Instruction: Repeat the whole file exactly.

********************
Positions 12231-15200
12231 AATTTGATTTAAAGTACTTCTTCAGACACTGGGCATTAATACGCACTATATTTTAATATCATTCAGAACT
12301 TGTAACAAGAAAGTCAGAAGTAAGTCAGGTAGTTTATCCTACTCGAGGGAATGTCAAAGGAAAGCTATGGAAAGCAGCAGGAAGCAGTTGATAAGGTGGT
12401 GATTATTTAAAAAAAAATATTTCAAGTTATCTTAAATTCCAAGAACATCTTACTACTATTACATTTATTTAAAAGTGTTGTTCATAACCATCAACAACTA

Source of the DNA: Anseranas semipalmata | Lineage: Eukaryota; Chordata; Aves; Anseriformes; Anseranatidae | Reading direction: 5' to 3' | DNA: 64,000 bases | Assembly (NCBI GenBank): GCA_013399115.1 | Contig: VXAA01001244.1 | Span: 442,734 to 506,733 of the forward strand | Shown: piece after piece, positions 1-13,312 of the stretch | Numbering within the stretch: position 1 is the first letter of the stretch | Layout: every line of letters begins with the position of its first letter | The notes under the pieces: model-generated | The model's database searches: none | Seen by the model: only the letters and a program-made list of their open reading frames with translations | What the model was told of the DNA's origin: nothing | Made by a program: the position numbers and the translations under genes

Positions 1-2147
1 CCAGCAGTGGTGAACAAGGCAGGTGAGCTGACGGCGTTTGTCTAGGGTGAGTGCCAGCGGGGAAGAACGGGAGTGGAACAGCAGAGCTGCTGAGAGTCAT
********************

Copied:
Positions 12231-15200
12231 AATTTGATTTAAAGTACTTCTTCAGACACTGGGCATTAATACGCACTATATTTTAATATCATTCAGAACT
12301 TGTAACAAGAAAGTCAGAAGTAAGTCAGGTAGTTTATCCTACTCGAGGGAATGTCAAAGGAAAGCTATGGAAAGCAGCAGGAAGCAGTTGATAAGGTGGT
12401 GATTATTTAAAAAAAAATATTTCAAGTTATCTTAAATTCCAAGAACATCTTACTACTATTACATTTATTTAAAAGTGTTGTTCATAACCATCAACAACTA

Source of the DNA: Anseranas semipalmata | Lineage: Eukaryota; Chordata; Aves; Anseriformes; Anseranatidae | Reading direction: 5' to 3' | DNA: 64,000 bases | Assembly (NCBI GenBank): GCA_013399115.1 | Contig: VXAA01001244.1 | Span: 442,734 to 506,733 of the forward strand | Shown: piece after piece, positions 1-13,312 of the stretch | Numbering within the stretch: position 1 is the first letter of the stretch | Layout: every line of letters begins with the position of its first letter | The notes under the pieces: model-generated | The model's database searches: none | Seen by the model: only the letters and a program-made list of their open reading frames with translations | What the model was told of the DNA's origin: nothing | Made by a program: the position numbers and the translations under genes

Positions 1-2147
1 CCAGCAGTGGTGAACAAGGCAGGTGAGCTGACGGCGTTTGTCTAGGGTGAGTGCCAGCGGGGAAGAACGGGAGTGGAACAGCAGAGCTGCTGAGAGTCAT